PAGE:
Makarius v. Port Auth. of N.Y. and N.J.

Decision Date07 September 2010
Citation76 A.D.3d 805,907 N.Y.S.2d 658
PartiesRichard MAKARIUS, Plaintiff-Respondent, v. PORT AUTHORITY OF NEW YORK AND NEW JERSEY, Defendant-Appellant, S.E. Elite, Inc., et al., Defendants.
CourtNew York Supreme Court — Appellate Division

Kathleen G. Miller, New York, for appellant.

Bisogno & Meyerson, Brooklyn (Elizabeth Mark Meyerson of counsel), for respondent.

Order, Supreme Court, New York County (Debra A. James, J.), entered January 29, 2009, which insofar as appealed from as limited by the briefs, denied defendant Port Authority's motion for summary judgment dismissing plaintiff's causes of action under Labor Law §§ 200 and 240(1) and for common law negligence, modified, on the law, to dismiss the cause of action under Labor Law § 240(1), and otherwise affirmed, without costs. Appeal from order, same court and Justice, entered January 27, 2009, which granted plaintiff's motion for partial summaryjudgment on the issue of the Port Authority's liability under Labor Law § 240(1), dismissed, without costs, as academic.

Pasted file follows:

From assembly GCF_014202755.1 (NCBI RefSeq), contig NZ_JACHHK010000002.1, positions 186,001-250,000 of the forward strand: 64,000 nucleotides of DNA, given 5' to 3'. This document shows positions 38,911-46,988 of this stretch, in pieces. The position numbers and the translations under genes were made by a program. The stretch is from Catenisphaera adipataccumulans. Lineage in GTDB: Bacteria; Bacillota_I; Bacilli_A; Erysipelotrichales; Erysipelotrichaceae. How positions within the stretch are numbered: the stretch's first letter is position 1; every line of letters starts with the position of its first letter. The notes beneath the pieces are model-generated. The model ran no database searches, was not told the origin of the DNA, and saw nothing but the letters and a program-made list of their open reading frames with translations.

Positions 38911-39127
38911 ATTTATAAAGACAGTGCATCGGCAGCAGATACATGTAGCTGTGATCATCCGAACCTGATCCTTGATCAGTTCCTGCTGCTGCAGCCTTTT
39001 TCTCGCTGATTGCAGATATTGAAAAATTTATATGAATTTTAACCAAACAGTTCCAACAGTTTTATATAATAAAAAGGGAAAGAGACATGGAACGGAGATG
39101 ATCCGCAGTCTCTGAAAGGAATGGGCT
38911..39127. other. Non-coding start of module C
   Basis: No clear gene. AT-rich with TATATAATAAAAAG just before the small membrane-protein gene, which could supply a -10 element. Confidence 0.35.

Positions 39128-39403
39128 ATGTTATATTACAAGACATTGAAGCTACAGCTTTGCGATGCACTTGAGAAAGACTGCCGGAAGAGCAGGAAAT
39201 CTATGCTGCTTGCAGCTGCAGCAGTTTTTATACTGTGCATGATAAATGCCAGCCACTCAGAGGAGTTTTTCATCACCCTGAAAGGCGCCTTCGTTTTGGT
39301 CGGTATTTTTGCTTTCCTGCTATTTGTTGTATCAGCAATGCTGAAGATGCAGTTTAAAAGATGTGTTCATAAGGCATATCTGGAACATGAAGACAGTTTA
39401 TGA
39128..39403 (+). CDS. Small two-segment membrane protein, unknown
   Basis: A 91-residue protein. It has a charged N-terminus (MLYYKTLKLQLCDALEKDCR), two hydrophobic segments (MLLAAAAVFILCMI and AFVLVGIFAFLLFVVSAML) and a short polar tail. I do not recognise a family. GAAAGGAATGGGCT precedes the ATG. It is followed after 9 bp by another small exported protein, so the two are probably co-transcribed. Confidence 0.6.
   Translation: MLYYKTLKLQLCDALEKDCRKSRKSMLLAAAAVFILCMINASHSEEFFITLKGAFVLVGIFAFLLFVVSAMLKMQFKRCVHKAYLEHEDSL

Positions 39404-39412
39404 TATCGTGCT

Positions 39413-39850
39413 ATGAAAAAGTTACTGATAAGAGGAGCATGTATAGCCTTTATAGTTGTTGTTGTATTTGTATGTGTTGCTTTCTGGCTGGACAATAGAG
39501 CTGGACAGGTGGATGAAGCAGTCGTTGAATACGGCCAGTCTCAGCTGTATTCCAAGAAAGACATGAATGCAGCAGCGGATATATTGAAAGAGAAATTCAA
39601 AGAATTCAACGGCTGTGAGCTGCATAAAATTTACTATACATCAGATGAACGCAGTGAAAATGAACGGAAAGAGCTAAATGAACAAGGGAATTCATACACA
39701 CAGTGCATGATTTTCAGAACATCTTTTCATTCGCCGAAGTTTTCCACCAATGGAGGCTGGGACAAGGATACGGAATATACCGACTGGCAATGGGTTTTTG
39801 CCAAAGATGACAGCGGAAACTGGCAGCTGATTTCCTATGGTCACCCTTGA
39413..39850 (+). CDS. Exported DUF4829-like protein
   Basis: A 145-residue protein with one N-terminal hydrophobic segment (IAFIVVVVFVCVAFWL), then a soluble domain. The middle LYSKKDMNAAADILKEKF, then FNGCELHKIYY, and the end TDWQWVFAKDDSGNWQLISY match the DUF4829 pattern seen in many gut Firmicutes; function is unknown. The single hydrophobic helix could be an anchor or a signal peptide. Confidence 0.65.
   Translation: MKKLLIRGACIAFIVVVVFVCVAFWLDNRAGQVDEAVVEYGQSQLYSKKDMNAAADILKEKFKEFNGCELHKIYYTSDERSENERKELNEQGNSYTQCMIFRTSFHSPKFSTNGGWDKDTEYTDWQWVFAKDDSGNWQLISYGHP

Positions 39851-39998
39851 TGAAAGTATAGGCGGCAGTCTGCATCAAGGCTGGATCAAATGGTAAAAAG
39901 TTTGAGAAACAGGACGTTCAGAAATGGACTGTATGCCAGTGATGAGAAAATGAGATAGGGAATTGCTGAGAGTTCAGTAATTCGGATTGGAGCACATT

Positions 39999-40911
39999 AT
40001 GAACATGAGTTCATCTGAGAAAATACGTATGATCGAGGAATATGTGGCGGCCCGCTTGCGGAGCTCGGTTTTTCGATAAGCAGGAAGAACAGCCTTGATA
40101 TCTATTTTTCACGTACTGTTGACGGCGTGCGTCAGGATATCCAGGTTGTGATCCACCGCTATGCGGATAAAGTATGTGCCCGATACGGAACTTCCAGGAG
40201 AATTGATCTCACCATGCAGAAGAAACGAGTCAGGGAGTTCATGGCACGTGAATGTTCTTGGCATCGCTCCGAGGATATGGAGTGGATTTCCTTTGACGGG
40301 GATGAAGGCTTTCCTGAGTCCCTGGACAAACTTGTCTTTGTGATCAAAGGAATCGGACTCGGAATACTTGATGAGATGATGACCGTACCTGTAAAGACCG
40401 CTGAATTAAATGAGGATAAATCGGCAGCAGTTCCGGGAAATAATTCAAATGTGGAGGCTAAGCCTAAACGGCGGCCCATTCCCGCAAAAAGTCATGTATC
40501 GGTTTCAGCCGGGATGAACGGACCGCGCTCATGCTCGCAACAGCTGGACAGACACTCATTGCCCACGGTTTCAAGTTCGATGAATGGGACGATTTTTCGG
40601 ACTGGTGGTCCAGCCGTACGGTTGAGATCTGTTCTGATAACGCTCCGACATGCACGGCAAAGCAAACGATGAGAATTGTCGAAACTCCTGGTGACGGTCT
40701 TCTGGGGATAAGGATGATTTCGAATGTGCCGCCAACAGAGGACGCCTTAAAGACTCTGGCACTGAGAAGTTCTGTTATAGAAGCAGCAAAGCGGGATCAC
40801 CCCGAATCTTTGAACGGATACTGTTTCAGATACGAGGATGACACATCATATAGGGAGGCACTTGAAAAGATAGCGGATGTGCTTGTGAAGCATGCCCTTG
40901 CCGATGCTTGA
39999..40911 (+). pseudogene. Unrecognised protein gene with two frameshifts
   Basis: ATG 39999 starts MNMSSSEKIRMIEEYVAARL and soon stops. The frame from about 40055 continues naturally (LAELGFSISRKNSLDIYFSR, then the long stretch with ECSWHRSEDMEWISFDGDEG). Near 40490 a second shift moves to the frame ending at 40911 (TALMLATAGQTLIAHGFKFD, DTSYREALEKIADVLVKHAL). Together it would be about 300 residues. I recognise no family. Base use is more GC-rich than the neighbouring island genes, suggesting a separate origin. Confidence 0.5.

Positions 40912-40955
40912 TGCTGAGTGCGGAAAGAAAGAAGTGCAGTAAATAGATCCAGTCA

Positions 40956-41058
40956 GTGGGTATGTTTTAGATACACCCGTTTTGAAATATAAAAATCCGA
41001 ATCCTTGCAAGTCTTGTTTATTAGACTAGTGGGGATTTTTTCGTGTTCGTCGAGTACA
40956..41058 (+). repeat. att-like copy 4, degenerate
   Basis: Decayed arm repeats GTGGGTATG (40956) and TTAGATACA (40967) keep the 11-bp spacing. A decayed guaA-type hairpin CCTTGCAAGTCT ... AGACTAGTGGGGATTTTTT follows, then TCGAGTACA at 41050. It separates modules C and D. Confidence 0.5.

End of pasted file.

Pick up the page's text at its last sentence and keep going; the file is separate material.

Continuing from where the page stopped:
ROMÁN, J. concurs in a separate memorandum; ANDRIAS, J.P. and McGUIRE, J. concur in part and dissent in part in a separate memorandum by McGUIRE, J.; and MOSKOWITZ and FREEDMAN, JJ. concur in part and dissent in part in a separate memorandum by MOSKOWITZ, J.

ROMÁN, J. (concurring)

This action is for common-law negligence and violations of Labor Law §§ 200 and 240(1). Plaintiff, an employee of a nonparty, was injured while working at premises owned by defendant Port Authority of New York and New Jersey (the Port Authority). The premises had been leased by the Port Authority to nonparty United Stated Post Office, which, for purposes of altering the same, hired plaintiff's employer. On the date of plaintiff's accident, during work performed by one of plaintiff's coworkers, there was a break in a domestic water pipe inside an electrical closet. As plaintiff and one of his coworkers attempted to repair the pipe, a transformer that had been affixed to the wall, at a height of six to seven feet, fell, striking plaintiff in the head. At the time of the accident, plaintiff was standing on the ground, holding the ladder on which his co-worker stood.